That diplomatic sleight of hand might solve the signature problem, but it won’t do much to address the core challenges facing those who want to give peace in Afghanistan a chance after four decades of war. As it stands, the agreement would set the stage for the withdrawal of most American forces by the end of November 2020 if the Taliban do three things: open negotiations with the U.S.-backed Afghan government; reduce violence near areas U.S. forces control; and keep foreign militants out of the areas they control, according to current and former U.S., Afghan, and European officials, who all spoke anonymously to describe the sensitive and fractious deliberations.
U.S. military and intelligence officers and diplomats who have served in Afghanistan worry that once a withdrawal is underway, it will be irreversible, given Trump’s promise to end the U.S. involvement in the war there, the fast-approaching 2020 U.S. elections, and the absence of public support for the war. The price of peace, they fear, might include reversing much of the hard-won progress towards building a stable country over nearly two decades of war. These officials fear: a roll back of civil, human, and women’s rights in Afghanistan; a weakening of the national, regional, and local governments; the deterioration of anti-Taliban military and law enforcement forces; and a rise in corruption.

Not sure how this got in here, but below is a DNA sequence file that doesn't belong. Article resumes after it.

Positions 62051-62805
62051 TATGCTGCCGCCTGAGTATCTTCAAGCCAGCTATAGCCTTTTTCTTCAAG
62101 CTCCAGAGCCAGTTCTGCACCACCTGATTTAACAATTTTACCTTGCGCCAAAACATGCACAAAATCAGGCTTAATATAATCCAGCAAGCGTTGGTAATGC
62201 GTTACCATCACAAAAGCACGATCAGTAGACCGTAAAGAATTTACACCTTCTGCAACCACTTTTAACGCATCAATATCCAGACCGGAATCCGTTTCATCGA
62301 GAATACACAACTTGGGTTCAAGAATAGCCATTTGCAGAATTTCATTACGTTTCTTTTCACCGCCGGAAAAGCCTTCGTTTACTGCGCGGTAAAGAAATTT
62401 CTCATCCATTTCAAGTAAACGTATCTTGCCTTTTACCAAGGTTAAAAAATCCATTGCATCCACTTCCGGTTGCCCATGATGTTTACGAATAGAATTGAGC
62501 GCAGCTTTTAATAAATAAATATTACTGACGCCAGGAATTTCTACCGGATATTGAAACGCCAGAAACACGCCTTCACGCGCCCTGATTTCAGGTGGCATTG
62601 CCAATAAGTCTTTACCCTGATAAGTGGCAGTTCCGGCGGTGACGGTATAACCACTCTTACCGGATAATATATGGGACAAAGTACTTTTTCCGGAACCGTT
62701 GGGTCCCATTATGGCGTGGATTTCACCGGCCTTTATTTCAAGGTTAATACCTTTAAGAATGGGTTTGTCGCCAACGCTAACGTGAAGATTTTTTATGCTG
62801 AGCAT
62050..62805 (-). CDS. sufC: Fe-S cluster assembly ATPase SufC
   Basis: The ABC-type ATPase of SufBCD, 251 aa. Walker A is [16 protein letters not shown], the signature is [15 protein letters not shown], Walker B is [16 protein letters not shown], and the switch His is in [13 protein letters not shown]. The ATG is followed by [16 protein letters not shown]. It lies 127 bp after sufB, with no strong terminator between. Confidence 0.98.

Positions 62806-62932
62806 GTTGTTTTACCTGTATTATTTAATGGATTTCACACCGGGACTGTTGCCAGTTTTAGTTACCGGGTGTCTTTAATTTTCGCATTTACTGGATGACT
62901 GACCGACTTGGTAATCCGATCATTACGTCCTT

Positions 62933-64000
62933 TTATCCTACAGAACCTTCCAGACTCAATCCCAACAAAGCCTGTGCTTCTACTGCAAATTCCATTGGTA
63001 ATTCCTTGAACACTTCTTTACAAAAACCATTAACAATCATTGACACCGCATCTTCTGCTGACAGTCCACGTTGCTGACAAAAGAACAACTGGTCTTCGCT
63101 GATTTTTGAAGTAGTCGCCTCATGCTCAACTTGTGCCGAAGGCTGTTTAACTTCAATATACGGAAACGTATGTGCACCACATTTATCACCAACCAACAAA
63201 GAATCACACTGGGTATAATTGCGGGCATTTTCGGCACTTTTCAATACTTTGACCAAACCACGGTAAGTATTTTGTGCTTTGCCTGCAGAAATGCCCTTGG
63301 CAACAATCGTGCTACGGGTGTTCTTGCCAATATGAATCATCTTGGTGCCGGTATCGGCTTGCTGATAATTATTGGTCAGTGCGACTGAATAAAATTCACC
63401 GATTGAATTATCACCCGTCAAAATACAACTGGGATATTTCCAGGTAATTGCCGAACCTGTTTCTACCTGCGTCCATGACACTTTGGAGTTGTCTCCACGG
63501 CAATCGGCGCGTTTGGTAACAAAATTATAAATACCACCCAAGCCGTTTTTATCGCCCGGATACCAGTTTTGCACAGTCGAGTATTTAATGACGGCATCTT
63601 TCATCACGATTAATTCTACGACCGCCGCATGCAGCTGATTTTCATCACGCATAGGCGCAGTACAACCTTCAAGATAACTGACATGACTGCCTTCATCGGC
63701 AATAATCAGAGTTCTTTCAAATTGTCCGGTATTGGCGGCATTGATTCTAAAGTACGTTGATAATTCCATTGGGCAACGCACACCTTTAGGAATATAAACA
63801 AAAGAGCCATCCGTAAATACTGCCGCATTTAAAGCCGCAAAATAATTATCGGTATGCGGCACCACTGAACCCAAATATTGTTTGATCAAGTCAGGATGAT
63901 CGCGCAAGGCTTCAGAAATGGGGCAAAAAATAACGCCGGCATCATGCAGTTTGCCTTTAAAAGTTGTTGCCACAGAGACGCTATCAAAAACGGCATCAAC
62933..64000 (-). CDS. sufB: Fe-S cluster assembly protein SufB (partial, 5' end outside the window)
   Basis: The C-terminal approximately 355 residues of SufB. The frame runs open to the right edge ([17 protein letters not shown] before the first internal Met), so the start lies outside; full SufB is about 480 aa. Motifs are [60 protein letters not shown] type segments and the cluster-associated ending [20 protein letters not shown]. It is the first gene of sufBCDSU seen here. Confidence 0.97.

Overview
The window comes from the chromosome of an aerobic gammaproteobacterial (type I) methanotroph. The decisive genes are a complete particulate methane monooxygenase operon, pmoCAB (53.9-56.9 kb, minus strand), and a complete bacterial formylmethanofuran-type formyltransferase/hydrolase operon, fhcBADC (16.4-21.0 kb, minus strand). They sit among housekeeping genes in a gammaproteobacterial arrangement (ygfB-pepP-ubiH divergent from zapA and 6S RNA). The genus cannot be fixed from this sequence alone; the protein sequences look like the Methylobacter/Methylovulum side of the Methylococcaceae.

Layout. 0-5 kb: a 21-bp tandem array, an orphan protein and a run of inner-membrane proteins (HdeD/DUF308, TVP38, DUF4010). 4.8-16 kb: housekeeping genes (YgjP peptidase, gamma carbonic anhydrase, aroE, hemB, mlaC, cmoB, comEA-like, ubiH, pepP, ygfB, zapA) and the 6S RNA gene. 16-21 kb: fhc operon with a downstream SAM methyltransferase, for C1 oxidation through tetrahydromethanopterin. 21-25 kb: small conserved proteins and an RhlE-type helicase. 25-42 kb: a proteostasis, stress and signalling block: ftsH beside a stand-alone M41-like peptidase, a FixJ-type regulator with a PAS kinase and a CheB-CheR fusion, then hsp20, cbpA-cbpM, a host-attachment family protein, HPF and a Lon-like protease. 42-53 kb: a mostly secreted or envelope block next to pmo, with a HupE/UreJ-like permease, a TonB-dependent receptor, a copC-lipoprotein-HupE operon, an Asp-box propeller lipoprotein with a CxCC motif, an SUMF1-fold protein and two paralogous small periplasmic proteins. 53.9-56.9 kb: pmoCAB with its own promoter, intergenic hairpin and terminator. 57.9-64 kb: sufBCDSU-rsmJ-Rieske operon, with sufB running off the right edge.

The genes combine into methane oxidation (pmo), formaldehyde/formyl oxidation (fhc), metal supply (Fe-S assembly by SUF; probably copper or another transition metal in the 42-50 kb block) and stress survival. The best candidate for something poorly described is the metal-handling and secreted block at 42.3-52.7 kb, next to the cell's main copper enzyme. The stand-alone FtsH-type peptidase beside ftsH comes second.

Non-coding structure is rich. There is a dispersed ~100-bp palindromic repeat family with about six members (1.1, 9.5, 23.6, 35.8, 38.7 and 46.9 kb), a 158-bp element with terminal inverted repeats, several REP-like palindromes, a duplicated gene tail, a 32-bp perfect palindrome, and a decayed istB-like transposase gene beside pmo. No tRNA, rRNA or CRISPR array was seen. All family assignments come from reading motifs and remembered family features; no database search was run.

It is “not clear whether peace is possible,” nine former high-ranking U.S. officials, including a former deputy secretary of state, warned in a Sept. 3 letter distributed by the Atlantic Council. “Secondly, there is an outcome far worse than the status quo, namely a return to the total civil war that consumed Afghanistan.”
That risk was made plain Monday, when a massive, deadly Taliban car bomb exploded in Kabul, just as Khalilzad was concluding an hour-long interview promoting the tentative peace deal to an Afghan news outlet. It was a reminder that as it now stands, the agreement does not require the extremist Islamic group to reject terrorism or stop attacking Afghan forces, officials say. The talks between the Taliban and the U.S.-backed Afghan government are expected to begin in Oslo shortly after a U.S.-Taliban agreement is finalized, officials say.
For their part, the Taliban have assured their fighters that the U.S. will withdraw all foreign troops within a little more than a year. In their communications with their rank and file, Taliban officials also go light on mentioning any “conditions” that would give the Americans the right to freeze or reverse the troop withdrawal, Afghan officials familiar with the Taliban communications tell TIME.